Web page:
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Selection on male size, leg length and condition during mate search in a sexually highly dimorphic orb-weaving spider

Abstract

Mate search plays a central role in hypotheses for the adaptive significance of extreme female-biased sexual size dimorphism (SSD) in animals. Spiders (Araneae) are the only free-living terrestrial taxon where extreme SSD is common. The “gravity hypothesis” states that small body size in males is favoured during mate search in species where males have to climb to reach females, because body length is inversely proportional to achievable speed on vertical structures. However, locomotive performance of males may also depend on relative leg length. Here we examine selection on male body size and leg length during mate search in the highly dimorphic orb-weaving spider Argiope aurantia, using a multivariate approach to distinguish selection targeted at different components of size. Further, we investigate the scaling relationships between male size and energy reserves, and the differential loss of reserves. Adult males do not feed while roving, and a size-dependent differential energy storage capacity may thus affect male performance during mate search. Contrary to predictions, large body size was favoured in one of two populations, and this was due to selection for longer legs. Male size was not under selection in the second population, but we detected direct selection for longer third legs. Males lost energy reserves during mate search, but this was independent of male size and storage capacity scaled isometrically with size. Thus, mate search is unlikely to lead to selection for small male size, but the hypothesis that relatively longer legs in male spiders reflect a search-adapted morphology is supported.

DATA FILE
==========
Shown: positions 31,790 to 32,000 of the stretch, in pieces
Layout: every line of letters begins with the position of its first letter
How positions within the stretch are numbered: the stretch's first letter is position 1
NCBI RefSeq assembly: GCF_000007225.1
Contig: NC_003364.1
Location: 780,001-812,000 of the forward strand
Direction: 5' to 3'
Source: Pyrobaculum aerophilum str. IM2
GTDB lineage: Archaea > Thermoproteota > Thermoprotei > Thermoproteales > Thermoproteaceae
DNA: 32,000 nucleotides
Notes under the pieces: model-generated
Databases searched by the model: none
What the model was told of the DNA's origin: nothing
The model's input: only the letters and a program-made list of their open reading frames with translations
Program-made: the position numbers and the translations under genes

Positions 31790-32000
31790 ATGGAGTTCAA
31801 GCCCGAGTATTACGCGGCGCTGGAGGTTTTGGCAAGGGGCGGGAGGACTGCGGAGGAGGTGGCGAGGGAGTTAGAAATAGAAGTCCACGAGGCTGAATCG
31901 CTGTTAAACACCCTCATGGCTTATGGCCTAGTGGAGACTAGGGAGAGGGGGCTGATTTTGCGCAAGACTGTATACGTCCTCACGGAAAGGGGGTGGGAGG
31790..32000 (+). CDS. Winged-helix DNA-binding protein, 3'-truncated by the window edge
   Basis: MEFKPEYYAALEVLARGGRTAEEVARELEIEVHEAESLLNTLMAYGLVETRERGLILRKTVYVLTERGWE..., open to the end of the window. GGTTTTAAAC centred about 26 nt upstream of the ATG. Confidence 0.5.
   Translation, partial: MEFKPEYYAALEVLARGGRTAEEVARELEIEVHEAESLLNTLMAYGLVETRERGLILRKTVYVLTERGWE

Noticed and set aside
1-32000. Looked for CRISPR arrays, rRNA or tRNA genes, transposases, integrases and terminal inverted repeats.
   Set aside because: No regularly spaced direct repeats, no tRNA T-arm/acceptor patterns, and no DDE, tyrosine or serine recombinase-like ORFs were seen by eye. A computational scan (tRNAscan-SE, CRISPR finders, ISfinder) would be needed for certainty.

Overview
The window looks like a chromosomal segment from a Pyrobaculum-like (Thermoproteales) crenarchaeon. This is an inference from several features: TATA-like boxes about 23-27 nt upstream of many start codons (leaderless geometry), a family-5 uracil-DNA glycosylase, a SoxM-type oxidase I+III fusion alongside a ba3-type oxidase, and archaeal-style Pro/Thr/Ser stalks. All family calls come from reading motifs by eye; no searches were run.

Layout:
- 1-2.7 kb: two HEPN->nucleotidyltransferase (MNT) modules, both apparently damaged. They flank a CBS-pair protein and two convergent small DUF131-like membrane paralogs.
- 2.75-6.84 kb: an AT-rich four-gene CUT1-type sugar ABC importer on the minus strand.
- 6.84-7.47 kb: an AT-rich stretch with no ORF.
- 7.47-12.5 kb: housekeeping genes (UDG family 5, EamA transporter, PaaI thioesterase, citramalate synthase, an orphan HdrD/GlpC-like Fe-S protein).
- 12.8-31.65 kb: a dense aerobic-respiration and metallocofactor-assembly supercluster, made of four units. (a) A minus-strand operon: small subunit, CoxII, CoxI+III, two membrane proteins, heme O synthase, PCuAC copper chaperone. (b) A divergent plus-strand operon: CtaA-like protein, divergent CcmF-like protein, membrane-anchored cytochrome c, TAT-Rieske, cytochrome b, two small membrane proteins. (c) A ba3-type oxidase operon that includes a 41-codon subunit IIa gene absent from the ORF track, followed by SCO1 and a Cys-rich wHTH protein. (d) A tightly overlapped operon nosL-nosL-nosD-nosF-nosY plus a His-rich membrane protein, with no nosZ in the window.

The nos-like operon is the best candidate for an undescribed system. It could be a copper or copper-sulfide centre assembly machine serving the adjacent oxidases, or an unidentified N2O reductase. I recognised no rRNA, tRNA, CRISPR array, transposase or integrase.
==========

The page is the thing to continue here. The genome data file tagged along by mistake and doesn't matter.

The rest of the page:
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Acknowledgements

We thank James Grant, Grant Brown, Paul Albert, Wolf Blanckenhorn and one anonymous reviewer for helpful comments on the manuscript. Jamie Dubois, Catherine Pollock and Genevieve Ring assisted the field work. We are grateful to the family Minder for letting us work on their property on Île Perrot. This study was supported by grants to D.J.F. from the Natural Sciences and Engineering Research Council of Canada and a doctoral scholarship to M.W.F. from the Fonds pour la Formation de Chercheurs et l’Aide à la Recherche de Québec.

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Correspondence to Matthias W. Foellmer.

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Foellmer, M.W., Fairbairn, D.J. Selection on male size, leg length and condition during mate search in a sexually highly dimorphic orb-weaving spider. Oecologia 142, 653–662 (2005). https://doi.org/10.1007/s00442-004-1756-3

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Keywords

  • Body size
  • Energy reserves
  • Gravity hypothesis
  • Roving phase
  • Sexual size dimorphism